NEW YORK — U.S. telecommunications group Verizon Communications Inc. posted a $1.93 billion quarterly loss on pension liabilities and superstorm Sandy-related charges that took the shine off a jump in wireless business revenue.
Shares of the company fell more than 2 percent to $41.55 in trading before the bell.
Operating margin at the company’s wireless business, which accounts two-thirds of total revenue, rose slightly to 24 percent.
Verizon and other mobile services providers subsidize smartphones for new customers and as a result are facing margin pressure due to rising costs.
Wireless services revenue for the fourth quarter grew 8.5 percent to $16.4 billion, while retail service revenue jumped 8.4 percent to $15.8 billion.
Verizon Wireless, the company’s mobile venture with Vodafone Group Plc., is the biggest mobile service provider in the U.S.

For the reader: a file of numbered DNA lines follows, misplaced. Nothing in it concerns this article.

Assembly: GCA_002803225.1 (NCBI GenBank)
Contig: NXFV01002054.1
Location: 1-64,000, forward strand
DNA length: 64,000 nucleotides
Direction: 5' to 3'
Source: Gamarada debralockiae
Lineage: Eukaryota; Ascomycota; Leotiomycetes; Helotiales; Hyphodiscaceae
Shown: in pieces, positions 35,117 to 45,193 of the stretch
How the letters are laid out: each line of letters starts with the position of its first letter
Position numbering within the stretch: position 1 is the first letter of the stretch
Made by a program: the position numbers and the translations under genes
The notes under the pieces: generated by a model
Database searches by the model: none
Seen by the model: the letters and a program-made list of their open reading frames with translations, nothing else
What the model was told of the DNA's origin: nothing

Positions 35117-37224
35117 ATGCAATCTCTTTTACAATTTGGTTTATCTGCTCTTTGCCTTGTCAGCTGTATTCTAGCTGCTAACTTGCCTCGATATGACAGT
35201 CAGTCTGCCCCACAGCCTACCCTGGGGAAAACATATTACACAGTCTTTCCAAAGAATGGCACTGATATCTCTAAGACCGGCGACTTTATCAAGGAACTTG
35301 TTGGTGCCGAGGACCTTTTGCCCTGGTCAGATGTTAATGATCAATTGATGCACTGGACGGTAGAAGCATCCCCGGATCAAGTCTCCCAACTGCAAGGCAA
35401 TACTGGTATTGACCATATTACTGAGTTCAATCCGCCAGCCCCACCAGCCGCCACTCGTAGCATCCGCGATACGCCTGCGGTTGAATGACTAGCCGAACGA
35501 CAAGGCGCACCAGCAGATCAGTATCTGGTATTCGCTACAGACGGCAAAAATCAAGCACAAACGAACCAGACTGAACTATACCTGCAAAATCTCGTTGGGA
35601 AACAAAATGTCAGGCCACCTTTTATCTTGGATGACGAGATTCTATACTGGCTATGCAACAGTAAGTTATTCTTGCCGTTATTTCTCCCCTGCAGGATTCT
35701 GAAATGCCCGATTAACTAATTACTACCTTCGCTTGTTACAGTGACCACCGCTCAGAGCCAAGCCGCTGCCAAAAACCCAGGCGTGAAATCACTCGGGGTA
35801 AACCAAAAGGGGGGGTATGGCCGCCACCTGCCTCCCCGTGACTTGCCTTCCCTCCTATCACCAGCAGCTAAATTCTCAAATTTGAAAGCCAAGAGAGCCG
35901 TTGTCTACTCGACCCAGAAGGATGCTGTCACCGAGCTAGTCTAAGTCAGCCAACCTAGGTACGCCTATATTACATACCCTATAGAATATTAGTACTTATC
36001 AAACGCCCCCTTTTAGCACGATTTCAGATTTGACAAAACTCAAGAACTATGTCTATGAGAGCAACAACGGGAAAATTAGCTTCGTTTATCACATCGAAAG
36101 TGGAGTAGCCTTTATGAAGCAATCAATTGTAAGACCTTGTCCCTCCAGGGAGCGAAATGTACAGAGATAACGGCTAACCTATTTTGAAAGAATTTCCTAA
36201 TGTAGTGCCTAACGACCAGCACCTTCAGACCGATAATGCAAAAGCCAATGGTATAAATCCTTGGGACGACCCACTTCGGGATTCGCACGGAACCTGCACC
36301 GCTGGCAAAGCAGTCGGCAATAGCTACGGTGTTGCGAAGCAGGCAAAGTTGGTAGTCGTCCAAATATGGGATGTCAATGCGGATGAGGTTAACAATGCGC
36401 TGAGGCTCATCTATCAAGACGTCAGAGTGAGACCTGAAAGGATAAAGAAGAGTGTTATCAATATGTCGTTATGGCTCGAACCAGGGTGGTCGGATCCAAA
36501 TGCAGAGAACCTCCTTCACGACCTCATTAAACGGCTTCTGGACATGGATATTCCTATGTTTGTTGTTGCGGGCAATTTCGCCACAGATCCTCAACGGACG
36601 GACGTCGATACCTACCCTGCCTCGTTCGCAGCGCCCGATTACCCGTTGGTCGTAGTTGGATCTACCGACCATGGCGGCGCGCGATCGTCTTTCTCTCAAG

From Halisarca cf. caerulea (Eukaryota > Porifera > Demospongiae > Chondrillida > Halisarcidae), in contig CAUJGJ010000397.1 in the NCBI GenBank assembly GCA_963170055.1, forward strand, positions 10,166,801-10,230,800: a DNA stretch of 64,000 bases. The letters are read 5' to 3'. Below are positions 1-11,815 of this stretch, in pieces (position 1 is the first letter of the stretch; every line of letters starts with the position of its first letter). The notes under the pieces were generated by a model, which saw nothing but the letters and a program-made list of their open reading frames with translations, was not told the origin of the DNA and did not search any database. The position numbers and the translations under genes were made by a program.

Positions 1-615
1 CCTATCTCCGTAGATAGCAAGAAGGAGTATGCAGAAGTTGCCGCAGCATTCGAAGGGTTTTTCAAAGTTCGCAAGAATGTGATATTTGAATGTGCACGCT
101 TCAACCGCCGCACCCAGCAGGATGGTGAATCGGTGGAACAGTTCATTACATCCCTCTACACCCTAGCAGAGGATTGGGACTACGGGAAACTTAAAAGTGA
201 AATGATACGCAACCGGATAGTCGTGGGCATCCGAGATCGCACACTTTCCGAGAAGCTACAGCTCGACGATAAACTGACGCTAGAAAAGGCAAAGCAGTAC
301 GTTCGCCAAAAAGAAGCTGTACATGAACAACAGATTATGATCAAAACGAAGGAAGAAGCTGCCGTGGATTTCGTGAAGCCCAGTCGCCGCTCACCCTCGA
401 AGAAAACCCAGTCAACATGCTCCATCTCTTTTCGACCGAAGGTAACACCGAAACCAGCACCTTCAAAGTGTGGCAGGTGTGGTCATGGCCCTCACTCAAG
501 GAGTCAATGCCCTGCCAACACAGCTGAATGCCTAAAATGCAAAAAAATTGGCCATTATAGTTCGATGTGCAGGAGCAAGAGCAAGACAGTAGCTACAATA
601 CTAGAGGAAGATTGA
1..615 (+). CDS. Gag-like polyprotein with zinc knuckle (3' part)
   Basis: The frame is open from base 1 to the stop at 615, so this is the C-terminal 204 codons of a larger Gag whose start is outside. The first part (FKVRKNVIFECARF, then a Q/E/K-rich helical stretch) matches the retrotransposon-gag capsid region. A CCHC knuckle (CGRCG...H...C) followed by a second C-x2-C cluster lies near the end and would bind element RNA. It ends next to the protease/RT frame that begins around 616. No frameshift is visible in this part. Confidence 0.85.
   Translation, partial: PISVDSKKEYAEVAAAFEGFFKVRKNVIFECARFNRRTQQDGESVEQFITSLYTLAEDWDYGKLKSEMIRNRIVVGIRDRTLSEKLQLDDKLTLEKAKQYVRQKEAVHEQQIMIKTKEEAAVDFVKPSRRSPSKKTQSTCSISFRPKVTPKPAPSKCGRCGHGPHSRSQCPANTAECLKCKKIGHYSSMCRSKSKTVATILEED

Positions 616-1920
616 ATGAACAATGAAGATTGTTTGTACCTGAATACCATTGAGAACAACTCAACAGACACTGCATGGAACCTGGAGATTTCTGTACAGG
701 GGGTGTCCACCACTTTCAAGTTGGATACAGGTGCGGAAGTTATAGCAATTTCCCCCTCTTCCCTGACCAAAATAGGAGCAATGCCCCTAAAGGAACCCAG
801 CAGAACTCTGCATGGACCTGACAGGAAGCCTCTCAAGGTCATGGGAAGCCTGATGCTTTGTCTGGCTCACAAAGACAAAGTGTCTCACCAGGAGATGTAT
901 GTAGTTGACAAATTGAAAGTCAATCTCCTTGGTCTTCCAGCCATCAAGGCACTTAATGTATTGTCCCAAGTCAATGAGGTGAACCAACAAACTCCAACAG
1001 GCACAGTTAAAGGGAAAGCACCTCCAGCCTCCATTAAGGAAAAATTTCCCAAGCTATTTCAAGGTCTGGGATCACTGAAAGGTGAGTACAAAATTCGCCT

Verizon Wireless said in November it would pay a total dividend of $8.5 billion to its two parent companies.
Capital spending for the year was $16.2 billion, including $135 million related to Sandy recovery efforts, and was in line with 2011 spending.
Like rivals AT&T and Sprint Nextel, Verizon is spending billions of dollars to upgrade its network to support booming demand for services like web surfing and video on smartphones.
Verizon Communications reported a loss of $1.48 per share, compared with a loss of 71 cents per share a year earlier, when it posted a loss of about $212 million.
Excluding one-time items, Verizon reported a profit of 38 cents per share.
Revenue rose 4.5 percent to $30.05 billion.
Analysts expected a profit of 50 cents per share and revenue of $29.83 billion, according to Thomson Reuters’ Institutional Brokers’ Estimate System.